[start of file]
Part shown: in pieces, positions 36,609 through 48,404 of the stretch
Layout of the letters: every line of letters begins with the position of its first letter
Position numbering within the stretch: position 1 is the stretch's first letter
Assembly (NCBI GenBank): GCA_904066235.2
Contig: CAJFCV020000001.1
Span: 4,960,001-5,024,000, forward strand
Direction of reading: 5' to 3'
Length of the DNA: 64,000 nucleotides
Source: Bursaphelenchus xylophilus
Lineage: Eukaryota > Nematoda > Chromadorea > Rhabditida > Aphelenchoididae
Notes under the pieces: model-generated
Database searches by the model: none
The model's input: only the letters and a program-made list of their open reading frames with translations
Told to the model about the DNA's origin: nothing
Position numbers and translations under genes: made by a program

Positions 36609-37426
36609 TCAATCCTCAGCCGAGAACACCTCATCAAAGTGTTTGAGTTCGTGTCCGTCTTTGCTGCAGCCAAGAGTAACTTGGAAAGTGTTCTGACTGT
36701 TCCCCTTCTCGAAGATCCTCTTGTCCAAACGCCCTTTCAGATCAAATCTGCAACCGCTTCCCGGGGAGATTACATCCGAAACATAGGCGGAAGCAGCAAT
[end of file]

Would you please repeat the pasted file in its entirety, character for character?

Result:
Part shown: in pieces, positions 36,609 through 48,404 of the stretch
Layout of the letters: every line of letters begins with the position of its first letter
Position numbering within the stretch: position 1 is the stretch's first letter
Assembly (NCBI GenBank): GCA_904066235.2
Contig: CAJFCV020000001.1
Span: 4,960,001-5,024,000, forward strand
Direction of reading: 5' to 3'
Length of the DNA: 64,000 nucleotides
Source: Bursaphelenchus xylophilus
Lineage: Eukaryota > Nematoda > Chromadorea > Rhabditida > Aphelenchoididae
Notes under the pieces: model-generated
Database searches by the model: none
The model's input: only the letters and a program-made list of their open reading frames with translations
Told to the model about the DNA's origin: nothing
Position numbers and translations under genes: made by a program

Positions 36609-37426
36609 TCAATCCTCAGCCGAGAACACCTCATCAAAGTGTTTGAGTTCGTGTCCGTCTTTGCTGCAGCCAAGAGTAACTTGGAAAGTGTTCTGACTGT
36701 TCCCCTTCTCGAAGATCCTCTTGTCCAAACGCCCTTTCAGATCAAATCTGCAACCGCTTCCCGGGGAGATTACATCCGAAACATAGGCGGAAGCAGCAAT